homeschooling

I Homeschool to Avoid the Homework Trap

The first (and only) meeting I ever had with an upset parent was over homework. He didn’t think I assigned enough. And I taught pre-K.

why homework is harmful

 

Homework has become such an ingrained part of our education culture that we not only don’t question it, we have begun to demand it. So much so that even research suggesting homework in the elementary years has no favorable effect on academic performance while at the same time creating extra stress holds little sway for a parent concerned about their five year old’s future success. Much less on a school district obsessed with state testing.

A Vermont school decided to act on the research, however, and instituted a school-wide, no homework policy. Instead, they wanted students to eat with their families, read a book and play outside. The result?

Six months into the experiment, Trifilio says it has been a big success: Students have not fallen back academically and may be doing better, and now they have β€œtime to be creative thinkers at home and follow their passions.”  ~The Washington Post

“Time to be creative thinkers and follow their passions.” Two of the things I think homeschooling provides children. And really, it has to do with simply having time. They have time to get bored. They have time to daydream. They have time to dig deeper into the topics which interest them.

And we do it without homework. That isn’t to say they have no independent work. But I don’t assign the kind of busywork I was assigned in school. You remember those assignments? Book reports designed to prove you had read the book, copying spelling lists 5, 10 or 15 times each and the endless number of math worksheets. And I was in elementary school back when they still thought 15 minutes a night was ideal.

What do they do instead?

They read. They love reading. The library is one of their favorite destinations. They read fiction and nonfiction and check out books on the oddest things I never would have thought they would be interested in, but they saw the book and decided to see what it was about.

They write. Three of my children are working on writing a book . . . four if you count the six year old who is filling a journal with his random letters that he calls his book.

They build. Unfortunately, they lost their fort in a series of storms and a suspected raccoon rampage, but they had a pretty nice one made from scrap they found in the barn for some time.

They garden. Each year, they’ve been allowed to plan a small container garden with flowers for the porch. This year, they are each getting their own raised bed for their own vegetable patch.

In other words, they explore. And almost every pursuit they choose has more value to who they are than any worksheet I could have designed just to keep them busy.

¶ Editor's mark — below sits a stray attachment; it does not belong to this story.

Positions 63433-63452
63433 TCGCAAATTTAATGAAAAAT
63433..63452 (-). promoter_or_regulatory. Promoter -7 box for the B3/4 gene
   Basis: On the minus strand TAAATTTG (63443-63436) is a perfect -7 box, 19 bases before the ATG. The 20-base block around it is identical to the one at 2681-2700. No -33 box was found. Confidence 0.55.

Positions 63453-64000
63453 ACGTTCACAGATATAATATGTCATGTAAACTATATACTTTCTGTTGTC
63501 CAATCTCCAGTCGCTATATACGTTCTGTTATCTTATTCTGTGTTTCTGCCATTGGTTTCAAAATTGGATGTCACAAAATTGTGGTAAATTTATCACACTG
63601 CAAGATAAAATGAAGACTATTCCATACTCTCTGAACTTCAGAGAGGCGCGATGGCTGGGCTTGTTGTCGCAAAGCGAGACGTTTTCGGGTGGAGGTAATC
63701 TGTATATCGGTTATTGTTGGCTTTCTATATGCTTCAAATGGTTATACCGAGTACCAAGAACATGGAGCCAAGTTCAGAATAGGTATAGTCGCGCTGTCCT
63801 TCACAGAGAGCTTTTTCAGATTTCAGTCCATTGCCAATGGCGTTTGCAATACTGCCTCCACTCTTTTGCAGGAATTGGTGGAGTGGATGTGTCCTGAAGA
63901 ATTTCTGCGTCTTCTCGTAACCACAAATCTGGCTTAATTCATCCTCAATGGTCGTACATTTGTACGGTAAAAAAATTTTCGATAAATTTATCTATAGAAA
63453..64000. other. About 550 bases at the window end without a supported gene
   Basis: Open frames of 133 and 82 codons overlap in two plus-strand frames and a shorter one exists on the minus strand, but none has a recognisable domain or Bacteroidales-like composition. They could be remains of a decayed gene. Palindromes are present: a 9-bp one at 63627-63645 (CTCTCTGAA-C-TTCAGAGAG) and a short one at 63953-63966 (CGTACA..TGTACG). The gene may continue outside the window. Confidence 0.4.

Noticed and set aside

This is part of the Blogging Through the Alphabet Challenge, where I am sharing some homeschool encouragement, from A to Z! Check out what I’ve written so far!

A is for Adventure
B is for Boredom
C is for Christ
D is for Daydreaming
E is for Every day
F is for Failure
G is for Grow
H is for Homework

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14 thoughts on “I Homeschool to Avoid the Homework Trap

  1. Yes! I have found exactly the same thing in my own life and explorations/reflections on homeschooling/education. Time — with a nudge to do more than simply watch TV — is so valuable. I love that homeschooling gives us time to do things that are not busywork.

    1. Yes! I despised the assignments that were given merely to prove you had read the chapter. And the ones you got for getting done early. One of the treasures of homeschooling is that you know they did it and when you’re done, you can just be done!

  2. Bravo! Will you beat that into my “schoolteacher” brain that I can’t shut off and still makes them do all the work AND then create??? πŸ˜‰

    1. My kids saw this and teased me that all they ever do is homework . . . because whatever they do is technically done at home. Silly gooses . . .

  3. I think homework was originally assigned in order to give the kids more time practicing because there was only one teacher to many students. Homeschooling has a better ratio so the learning and practicing can take place DURING school.
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    1. Yes, that is certainly true. But even in school, I think they’ve begun looking at it as increased instructional time. Part of the problem is that the kids who probably need the practice most seem to be the kids least likely to do it, just making them fall further behind. But schools don’t seem to value free time or family time anymore.

  4. I completely agree about busywork! I allow my kids to completely avoid it and the result is they are creative and self-motivated and self-directed. I still make them write and learn all the subjects but they get to learn in the style that fits each of them best – and busywork isn’t on that list.
    Good post!

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